Unlike some other automakers, Teslas doesn’t provide complimentary maintenance on new vehicles, and it no longer offers prepaid maintenance plans.

    Tesla repair costs

    If a covered component breaks down during your Tesla’s four-year/50,000-mile bumper-to-bumper warranty or eight-year/unlimited-mile powertrain warranty, you may not have to pay anything out of pocket. However, repairs outside of your warranty period can be prohibitively expensive.

    “In July 2022, my model X was still under Tesla warranty. I scheduled a service visit for rattling noise. After one week at the service center, they dismissed it as being a bad tire. … It was clear there is more to it,” wrote M., a ConsumerAffairs reviewer from Virginia. “I, again, scheduled a service with Tesla. However, now the car is no longer under warranty. In less than six hours, the list and estimate for the repair was sent to me. It was $5,000.”

    Unfortunately, data on common Tesla issues is hard to also find. However, ConsumerAffairs reviewers have left numerous complaints about their Teslas that can help us understand what owning a Tesla may cost you.

    Those ‘savings’ in gas, you are going to spend it in parts, or if not, you are going to have a nonoperational vehicle sitting on the street.”
    — Alfonso, ConsumerAffairs reviewer

    Of the Tesla reviews posted to our site in the year before this article was published, 20% have mentioned needing repairs that cost the owner thousands of dollars. That’s not indicative of Tesla owners overall (people who have bad experiences are much more likely to leave reviews), but it is something to be aware of if you’re thinking about buying a Tesla or keeping one outside the warranty period.

    Alfonso, a ConsumerAffairs reviewer from New York, told us: “I currently have a 2021 model Y. Vehicle was great, but as soon as I passed the 50,000 miles threshold (only by 3K) the whole vehicle started failing. … The heating pump and multiple sensors failed including the auxiliary 24V battery. Be advised that each repair cost around $4,800. Just diagnostics by itself are close to $1,000, plus towing the vehicle is another $460. Those ‘savings’ in gas, you are going to spend it in parts, or if not, you are going to have a nonoperational vehicle sitting on the street.”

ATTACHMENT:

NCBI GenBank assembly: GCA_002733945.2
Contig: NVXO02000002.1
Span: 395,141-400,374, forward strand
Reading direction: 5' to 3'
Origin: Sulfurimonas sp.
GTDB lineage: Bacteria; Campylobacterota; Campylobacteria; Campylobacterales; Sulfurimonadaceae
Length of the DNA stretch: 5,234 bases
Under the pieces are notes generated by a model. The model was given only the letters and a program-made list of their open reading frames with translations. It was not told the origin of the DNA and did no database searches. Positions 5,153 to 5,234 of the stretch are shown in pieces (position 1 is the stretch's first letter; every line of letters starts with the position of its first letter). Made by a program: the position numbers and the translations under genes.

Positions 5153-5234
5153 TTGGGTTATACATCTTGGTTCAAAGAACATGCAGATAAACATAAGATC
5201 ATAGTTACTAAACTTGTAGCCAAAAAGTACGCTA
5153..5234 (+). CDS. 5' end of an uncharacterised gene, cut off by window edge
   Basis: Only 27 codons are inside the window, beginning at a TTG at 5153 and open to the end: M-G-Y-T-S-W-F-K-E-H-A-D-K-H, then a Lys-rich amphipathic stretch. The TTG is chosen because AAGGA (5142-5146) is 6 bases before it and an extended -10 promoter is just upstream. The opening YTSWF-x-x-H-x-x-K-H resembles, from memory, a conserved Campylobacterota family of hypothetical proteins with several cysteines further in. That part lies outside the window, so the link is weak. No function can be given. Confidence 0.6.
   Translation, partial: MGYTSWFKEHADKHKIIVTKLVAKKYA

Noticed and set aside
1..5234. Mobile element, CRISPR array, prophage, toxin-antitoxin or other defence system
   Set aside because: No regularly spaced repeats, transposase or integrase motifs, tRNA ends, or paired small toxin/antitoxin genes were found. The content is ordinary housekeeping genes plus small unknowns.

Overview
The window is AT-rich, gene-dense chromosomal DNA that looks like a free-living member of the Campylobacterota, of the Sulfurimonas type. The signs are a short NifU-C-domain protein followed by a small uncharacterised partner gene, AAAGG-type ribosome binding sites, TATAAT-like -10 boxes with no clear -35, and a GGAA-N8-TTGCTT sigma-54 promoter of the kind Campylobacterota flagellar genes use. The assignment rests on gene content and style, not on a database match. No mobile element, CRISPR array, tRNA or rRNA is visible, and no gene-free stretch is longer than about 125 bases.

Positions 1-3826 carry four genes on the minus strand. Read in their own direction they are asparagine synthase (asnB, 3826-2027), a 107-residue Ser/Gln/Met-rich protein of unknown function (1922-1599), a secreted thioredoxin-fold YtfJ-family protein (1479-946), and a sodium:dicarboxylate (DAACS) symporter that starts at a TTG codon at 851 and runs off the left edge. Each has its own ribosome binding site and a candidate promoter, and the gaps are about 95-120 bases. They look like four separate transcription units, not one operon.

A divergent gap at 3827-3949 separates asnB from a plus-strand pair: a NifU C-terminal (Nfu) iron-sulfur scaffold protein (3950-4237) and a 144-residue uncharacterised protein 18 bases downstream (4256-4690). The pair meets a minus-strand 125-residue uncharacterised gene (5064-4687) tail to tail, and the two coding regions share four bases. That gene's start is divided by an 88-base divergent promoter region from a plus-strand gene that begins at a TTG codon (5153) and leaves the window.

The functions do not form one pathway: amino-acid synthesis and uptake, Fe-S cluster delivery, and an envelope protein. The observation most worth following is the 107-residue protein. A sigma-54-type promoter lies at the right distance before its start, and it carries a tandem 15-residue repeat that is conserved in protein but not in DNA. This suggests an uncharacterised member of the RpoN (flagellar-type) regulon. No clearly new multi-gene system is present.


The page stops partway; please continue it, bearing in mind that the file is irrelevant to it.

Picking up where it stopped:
» LEARN: What is a manufacturer’s warranty?

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      How can an extended warranty help?

      Your car insurance will protect you from repairs that you need as a result of an accident, theft or vandalism, but it won’t do anything to help with parts that wear out or break on their own. So, if you aren’t prepared to foot an expensive bill at the mechanic’s, you may want to look into purchasing an extended warranty.

      Extended warranties are available directly from Tesla or dedicated auto warranty companies, and there are generally multiple coverage options available, so you can pick a plan that matches your needs and budget.

      That being said, extended car warranties aren’t for everyone. If you can afford to pay for expensive repairs out-of-pocket, you don’t necessarily need this protection. However, if these repair bills would cause you financial hardship, an extended warranty may save you money in the long run.

      “We have a 2017 Model X and we have constantly had the car in the shop to fix wing doors or sensors, steering issues, battery cooling issues, window issues, doors not opening, etc. ... it's a long list,” wrote Michael, a ConsumerAffairs reviewer from Nebraska. “Unfortunately we are spending an average of $4,000 a year on repairs and nothing seems to be covered under the warranty. Driving it now seems like a worry, as we know something else is going to go wrong soon and it'll be another $1,000 or more.

      “I think it would have cost us an extra $5,000 for the extended warranty and so far it probably would have saved us at least $10,000, but we didn't think we needed it. Buyer beware, it's a great car when it works, but buy the extended warranty because you'll need it.”

      » MORE: Pros and cons of extended auto warranties

      ConsumerAffairs writers primarily rely on government data, industry experts and original research from other reputable publications to inform their work. To learn more about the content on our site, visit our FAQ page. Specific sources for this article include:
      1. Tesla, “Model 3 Owner’s Manual.” Accessed March 5, 2023.
      2. Tesla, “Vehicle Maintenance.” Accessed March 9, 2023.
      3. RepairPal, “Tesla S Repair & Maintenance Costs.” Accessed March 5, 2023.
      4. Car Talk, “Tesla Maintenance: Cost, Repairs and Schedule.” Accessed March 5, 2023.
      5. CarComplaints.com, “TESLA OVERVIEW.” Accessed March 5, 2023.
      6. National Highway Traffic Safety Administration, “2022 TESLA MODEL Y 5-SEAT.” Accessed March 5, 2023.
      7. Consumer Reports, “Who Makes the Most Reliable New Cars?” Accessed March 5, 2023.